What’s on the Minds of the States?

Dec 19, 2014 | Christopher F. Koller, President

Put a bunch of state leaders in a room, kick out the hangers-on, close the door, and ask them where they need help in health policy. What do they say? This is not a hypothetical question. The Milbank Memorial Fund did just that for three weeks in a row last month. And the responses were illuminating.

The occasion was the fall meetings of the Fund’s Reforming States Group (RSG), a group with a 20-year-old tradition of convening state health policy leaders—Republicans and Democrats, executive branch officials and legislators, leavened with a few international and metropolitan officials—in a collegial, confidential setting to share ideas, do some professional networking, and identify important issues in health policy.

This year, we gathered 95 people from 38 states in three meetings. We invited inter-branch, bipartisan delegations of senior directors and relevant committee heads from each of the states. These professionals understand that policy progress requires hard work across constituencies. RSG meetings are great opportunities to share thinking, build relationships across states, strengthen them within states, and bring ideas home.

As these folks focused on an agenda developed by their own leadership group, we listened. We wanted to hear what was on their minds. Where did they see a need for evidence and experience—collected, synthesized, and shared by the Fund—that would help them make the policy decisions that would improve the health of the populations they serve?

In each meeting, we listed what we heard, and then had the RSG members prioritize the issues. After the last meeting, 35 issues had been identified. We came away from the meetings with three prioritized lists and a very strong sense of what was going on in the minds of people who lead discussions on health policy in their jurisdictions. The list of priorities is summarized here. Without breaking confidences or interrupting an ongoing process, here are some observations so far.

The Issues Mentioned: The Affordable Care Act (ACA) Is Not about the Evidence

With the exception of sustainability plans for state-based exchanges, there was no instance in which participants were looking for more information or evidence about the insurance elements of the ACA. No webinars on Medicaid expansion or exchanges or rate review from the Fund, please. We have all the evidence we need, they seemed to be saying. These issues do not turn on more information, but on leadership and political will.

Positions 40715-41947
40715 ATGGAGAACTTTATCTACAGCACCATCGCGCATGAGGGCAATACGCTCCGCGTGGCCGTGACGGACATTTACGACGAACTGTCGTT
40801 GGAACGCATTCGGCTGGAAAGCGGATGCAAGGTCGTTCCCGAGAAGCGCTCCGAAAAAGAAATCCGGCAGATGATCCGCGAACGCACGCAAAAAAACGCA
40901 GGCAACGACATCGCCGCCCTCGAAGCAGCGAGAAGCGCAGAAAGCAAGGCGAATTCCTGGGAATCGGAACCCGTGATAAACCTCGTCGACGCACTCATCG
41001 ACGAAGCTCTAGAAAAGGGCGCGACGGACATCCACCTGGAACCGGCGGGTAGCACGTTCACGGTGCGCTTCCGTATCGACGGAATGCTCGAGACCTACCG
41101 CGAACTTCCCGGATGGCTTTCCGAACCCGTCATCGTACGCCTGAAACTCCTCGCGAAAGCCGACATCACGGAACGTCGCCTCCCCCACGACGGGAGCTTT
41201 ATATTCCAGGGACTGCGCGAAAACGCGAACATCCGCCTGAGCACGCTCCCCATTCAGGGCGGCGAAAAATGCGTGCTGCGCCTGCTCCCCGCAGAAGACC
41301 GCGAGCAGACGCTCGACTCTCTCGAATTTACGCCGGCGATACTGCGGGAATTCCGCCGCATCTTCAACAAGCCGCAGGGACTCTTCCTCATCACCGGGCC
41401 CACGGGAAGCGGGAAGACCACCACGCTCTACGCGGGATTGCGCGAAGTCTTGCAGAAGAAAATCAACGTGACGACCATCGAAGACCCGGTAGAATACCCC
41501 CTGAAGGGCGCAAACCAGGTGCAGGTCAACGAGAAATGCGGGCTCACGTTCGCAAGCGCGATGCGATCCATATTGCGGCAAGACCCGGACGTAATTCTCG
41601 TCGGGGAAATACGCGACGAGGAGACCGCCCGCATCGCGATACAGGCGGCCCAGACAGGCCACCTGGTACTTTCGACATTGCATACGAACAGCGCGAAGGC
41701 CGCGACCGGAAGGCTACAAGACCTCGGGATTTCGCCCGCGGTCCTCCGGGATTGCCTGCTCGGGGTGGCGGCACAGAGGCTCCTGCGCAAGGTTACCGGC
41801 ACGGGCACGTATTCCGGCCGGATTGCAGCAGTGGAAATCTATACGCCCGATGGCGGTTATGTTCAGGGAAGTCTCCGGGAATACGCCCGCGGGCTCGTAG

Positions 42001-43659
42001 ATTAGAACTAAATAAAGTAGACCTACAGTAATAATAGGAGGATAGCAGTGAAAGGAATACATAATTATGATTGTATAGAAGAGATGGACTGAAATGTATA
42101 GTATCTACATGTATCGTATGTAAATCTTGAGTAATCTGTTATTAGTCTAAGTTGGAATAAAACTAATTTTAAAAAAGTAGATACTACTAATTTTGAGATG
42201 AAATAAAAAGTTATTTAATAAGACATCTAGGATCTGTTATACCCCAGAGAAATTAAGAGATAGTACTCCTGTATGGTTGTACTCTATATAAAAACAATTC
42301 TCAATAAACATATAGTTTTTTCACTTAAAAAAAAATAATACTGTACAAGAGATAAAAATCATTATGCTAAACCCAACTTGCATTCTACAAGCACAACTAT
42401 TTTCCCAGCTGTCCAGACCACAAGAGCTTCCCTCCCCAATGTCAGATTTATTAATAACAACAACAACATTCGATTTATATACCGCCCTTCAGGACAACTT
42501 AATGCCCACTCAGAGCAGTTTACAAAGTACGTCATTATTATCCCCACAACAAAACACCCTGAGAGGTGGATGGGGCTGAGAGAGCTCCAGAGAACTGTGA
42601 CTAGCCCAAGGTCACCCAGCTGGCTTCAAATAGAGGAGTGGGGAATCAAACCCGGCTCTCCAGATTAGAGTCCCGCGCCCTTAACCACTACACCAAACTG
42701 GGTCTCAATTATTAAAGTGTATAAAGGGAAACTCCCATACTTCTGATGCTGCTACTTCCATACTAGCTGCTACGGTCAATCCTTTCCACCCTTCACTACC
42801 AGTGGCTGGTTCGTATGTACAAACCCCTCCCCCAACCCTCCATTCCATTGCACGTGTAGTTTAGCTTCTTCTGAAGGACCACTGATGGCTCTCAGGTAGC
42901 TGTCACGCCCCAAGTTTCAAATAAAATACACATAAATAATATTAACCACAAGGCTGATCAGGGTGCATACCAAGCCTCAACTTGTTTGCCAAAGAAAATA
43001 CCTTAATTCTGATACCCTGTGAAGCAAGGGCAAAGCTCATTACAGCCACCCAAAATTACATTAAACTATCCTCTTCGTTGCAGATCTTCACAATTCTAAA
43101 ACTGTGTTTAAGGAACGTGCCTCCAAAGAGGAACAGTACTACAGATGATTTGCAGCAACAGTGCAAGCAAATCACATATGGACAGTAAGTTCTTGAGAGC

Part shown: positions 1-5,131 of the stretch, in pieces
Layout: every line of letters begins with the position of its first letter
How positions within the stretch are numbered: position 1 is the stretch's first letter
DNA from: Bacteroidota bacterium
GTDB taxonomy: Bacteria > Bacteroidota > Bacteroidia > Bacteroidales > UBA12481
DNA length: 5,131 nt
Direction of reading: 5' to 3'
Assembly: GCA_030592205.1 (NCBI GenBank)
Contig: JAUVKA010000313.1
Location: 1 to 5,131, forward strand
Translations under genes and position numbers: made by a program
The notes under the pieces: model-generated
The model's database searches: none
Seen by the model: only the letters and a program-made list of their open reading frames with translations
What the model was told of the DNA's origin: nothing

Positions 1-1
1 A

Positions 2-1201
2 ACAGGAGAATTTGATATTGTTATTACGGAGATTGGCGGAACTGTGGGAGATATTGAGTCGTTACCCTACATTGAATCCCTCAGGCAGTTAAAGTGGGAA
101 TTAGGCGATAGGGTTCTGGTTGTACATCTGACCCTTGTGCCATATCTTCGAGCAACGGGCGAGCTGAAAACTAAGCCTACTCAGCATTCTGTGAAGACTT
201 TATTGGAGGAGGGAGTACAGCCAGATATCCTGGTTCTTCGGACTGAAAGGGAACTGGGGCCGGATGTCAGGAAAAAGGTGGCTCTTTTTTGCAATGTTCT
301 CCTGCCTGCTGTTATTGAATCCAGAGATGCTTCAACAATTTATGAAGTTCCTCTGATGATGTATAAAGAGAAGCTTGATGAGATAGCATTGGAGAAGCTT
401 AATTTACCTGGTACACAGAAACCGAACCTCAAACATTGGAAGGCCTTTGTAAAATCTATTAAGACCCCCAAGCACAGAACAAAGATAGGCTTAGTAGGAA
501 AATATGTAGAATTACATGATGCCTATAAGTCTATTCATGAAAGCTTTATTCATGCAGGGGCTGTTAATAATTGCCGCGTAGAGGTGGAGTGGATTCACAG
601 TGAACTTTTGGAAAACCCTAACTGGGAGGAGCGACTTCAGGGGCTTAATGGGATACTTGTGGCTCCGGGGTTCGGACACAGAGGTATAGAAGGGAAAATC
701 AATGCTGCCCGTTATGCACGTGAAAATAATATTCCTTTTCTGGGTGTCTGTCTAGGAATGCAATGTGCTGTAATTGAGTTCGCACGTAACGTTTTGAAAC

The General Priorities: So Many Issues, So Little Time

Three sets of lists and five prioritized items for each meeting resulted in 14 different issues identified—and only two duplicated priorities across the three meetings. There is a remarkable diversity of concerns among the states. Some states wanted to address a lack of providers and the need for policies regarding telemedicine, while others wanted to know what to do when their providers consolidate. Some were focused internally on management and budget issues, while others were looking at broad, creative Medicaid reallocations to accomplish great ambitions.

While this diversity of concerns might reflect the dynamics of the particular meetings, it also speaks to local realities. The variety of geographies, economies, and demographics among the states—and their resulting cultural values—has been a political reality since the founding of the country and a constant challenge to policymaking. One approach does not suit all.

The Top Priorities

So what bubbles to the top? With the exception of a few narrowly focused issues—integrating health services for newly released prisoners and prescription management programs—I was struck by the broadness of the top two concerns from each meeting: reprogramming Medicaid for social services, financing prevention, using data for population health measurement, and getting ready for the impact of aging boomers. The policymakers are thinking big and long term, and responding to the preponderance of evidence that we spend our money on medical care when the impact is upstream, in social issues and determinants.

These are not trendy issues—they are the persistent ones that will be around long after we have figured out how to provide health insurance to people. As leaders, RSG members are drawn to these sticky problems, as they look for good evidence and the “policy window” to make incremental progress on them.

In the coming months, the Fund and RSG leadership will keep examining these priorities, focusing them, prioritizing them further, and figuring out—in keeping with the Fund’s mission—where and how to connect RSG members and other leaders to the best evidence and experience to improve population health in their jurisdictions. It is a privilege to support them in this work.